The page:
Pigs And Tight Spaces

Between The Bridges

Just a quick reminder to all of you out there that the Broad Channel VFW Post 260 will be hosting it's annual "Pig Roast" this Saturday (July 14) from 2 p.m. to 6 p.m. Everyone I speak to who intends to attend this porcine gala has been psyched and why shouldn't they be? After all, the same old hot dogs and hamburgers get old after a while, but put on a pig roast and you've got a show! The most often asked question is "Will the pig have an apple in its mouth?" It will not. 

Other queries have ranged from how much the pig weighs, how long it took to cook and what parts are edible. (Answer to the last - almost all of it, including the ears, tongue, snout, and cheeks, known to be particularly succulent.) And here's a little tidbit only for the readers of this column, a little birdie told me that Bruce Fuller will be entertaining all those in attendance with his rendition of "Don't go bacon my heart...I couldn't if I fried..." as the pork is being served! You won't want to miss that as that alone is worth the price of admission! 

So, grab all your meat-loving family members, friends, and neighbors and head on down to Shad Creek Road this Saturday for a veritable sensory overload of pork gone hog wild! And for all you squeamish, sentimental vegetarians out there, be still your racing hearts! The guys and gals at the VFW have made sure all the requisite rabbit food will be available for you - corn, salad, and watermelon, but, c’mon…why bother? It’s $25 for adults, $10 for the youngsters and children 10 and under can sneak in free! All are welcome. Don’t miss it! As always, all proceeds from this affair will go to benefit our veterans.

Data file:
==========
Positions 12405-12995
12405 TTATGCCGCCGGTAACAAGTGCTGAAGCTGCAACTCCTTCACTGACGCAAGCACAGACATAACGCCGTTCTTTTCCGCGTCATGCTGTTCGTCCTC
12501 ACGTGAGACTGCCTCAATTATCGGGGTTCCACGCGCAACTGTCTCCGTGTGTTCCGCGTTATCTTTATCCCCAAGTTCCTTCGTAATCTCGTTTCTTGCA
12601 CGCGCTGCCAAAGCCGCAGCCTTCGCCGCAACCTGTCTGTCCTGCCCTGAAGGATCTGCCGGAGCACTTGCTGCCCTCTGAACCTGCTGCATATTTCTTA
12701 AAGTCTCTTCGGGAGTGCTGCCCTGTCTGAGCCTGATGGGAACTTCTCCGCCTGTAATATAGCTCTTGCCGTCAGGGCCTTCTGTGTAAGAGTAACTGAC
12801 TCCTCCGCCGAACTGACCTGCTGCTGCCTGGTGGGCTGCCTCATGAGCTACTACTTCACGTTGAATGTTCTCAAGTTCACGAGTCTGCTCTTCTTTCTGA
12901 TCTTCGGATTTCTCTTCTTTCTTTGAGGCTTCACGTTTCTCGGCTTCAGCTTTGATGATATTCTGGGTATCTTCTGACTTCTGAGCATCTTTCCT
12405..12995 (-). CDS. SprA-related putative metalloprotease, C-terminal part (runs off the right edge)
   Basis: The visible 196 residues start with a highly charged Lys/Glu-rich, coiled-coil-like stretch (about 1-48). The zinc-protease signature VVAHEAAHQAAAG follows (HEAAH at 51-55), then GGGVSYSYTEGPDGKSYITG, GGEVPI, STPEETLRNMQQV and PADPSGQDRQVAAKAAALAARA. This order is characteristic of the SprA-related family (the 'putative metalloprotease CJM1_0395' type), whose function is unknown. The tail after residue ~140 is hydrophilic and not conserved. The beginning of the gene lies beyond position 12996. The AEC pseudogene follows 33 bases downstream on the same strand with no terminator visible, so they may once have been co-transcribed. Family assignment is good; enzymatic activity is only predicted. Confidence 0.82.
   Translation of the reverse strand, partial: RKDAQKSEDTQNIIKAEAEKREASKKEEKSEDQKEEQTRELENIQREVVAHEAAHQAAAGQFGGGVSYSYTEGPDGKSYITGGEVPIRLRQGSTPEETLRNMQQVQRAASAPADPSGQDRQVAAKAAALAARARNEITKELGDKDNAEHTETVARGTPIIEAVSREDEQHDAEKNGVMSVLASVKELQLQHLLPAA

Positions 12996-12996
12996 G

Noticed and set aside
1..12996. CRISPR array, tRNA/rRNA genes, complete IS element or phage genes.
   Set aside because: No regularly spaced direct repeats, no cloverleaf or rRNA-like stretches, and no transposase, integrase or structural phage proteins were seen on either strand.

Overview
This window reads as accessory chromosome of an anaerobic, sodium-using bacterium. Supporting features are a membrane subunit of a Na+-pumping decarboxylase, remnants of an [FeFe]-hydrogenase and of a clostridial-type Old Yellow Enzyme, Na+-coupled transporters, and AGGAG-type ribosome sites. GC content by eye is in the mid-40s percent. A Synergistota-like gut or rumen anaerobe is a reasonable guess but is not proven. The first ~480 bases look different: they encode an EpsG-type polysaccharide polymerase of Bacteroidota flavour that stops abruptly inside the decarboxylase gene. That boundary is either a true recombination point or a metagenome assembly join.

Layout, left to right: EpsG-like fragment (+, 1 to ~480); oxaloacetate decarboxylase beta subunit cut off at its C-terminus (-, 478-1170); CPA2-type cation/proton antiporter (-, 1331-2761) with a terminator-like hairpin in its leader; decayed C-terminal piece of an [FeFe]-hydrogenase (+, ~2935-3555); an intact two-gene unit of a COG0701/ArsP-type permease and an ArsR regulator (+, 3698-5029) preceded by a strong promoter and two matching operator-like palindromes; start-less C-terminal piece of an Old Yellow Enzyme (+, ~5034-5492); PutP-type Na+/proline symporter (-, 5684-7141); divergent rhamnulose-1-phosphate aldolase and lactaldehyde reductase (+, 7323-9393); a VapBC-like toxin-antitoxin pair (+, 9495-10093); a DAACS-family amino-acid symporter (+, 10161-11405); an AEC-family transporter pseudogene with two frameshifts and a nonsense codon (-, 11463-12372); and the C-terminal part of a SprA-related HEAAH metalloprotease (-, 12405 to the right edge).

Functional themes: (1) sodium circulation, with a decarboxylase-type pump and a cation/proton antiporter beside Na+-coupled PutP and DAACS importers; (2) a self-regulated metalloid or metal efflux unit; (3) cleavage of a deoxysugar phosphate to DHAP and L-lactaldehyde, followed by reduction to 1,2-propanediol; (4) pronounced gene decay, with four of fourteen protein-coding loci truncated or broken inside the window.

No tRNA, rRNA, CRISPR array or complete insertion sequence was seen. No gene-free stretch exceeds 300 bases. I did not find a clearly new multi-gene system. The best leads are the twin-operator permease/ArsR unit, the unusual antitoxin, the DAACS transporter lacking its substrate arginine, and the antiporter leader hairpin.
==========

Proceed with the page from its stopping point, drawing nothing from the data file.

A trip to the supermarket is fraught with inconveniences and awkward moments, but I have long considered myself to be a shopping veteran, well-versed in knowing how to navigate the aisles in order to make my shopping experience a bit more palatable. That being said, I recently had the opportunity to visit the Key Food supermarket over in Howard Beach last week and it was quite the adventure. A trip to this supermarket is an out-of-body consumer experience, best attacked alone and with your brain on standby.

There was a line of cars on Cross Bay Boulevard waiting to turn into the driveway leading to the store's small parking lot in the rear of the building. It took me almost 10 minutes to snake down the driveway into the lot, where I discovered that the parking lot was full and parking space only became available when another vehicle actually pulled out and exited the lot. At one point, I actually expected to see a Disney-esque sign stating: "Waiting Time for Available Parking from this point - Approximately 10 minutes!" Alas, parking difficulties were just a harbinger of things to come!

Immediately upon entering the interior of the store, I was taken aback by the fact that almost every aisle and walking space had been seemingly reduced in size in order to accommodate the Munchkins from the Wizard of Oz. Every turn in the store had to be undertaken slowly and methodically in order to avoid multiple shopping cart collisions and was accompanied by an expectation that I would be greeted with a song by members of the Lollipop Guild as you entered into the new aisle. 

To say the aisle space between shelves was minimal is being overly generous as these aisles are sorely in need of traffic signage denoting shopper transit through each of them as one way only! Halfway down one aisle in question, I noticed a woman turn into the far end of the aisle and start proceeding towards me. We met in the middle, unable to pass each other, whereupon she simply stopped and stared at me sternly stating: "Well?" 

Realizing that the two of us were in flagrant disregard of the long-held axiom of supermarket etiquette, to wit: "If you're standing still, you're in the way!" I decided to back up and out of the aisle in order to allow her to proceed but not before I asked her if she had any idea how long ago it was that Rick Moranis had shrunk this particular supermarket along with his kids. Mind you, the store staff was both helpful and friendly, but by the time I made the checkout line, I felt like Gulliver in the island country of Lilliput and I couldn't get out of the store fast enough.

Broad Channel, why would anyone want to live anywhere else?

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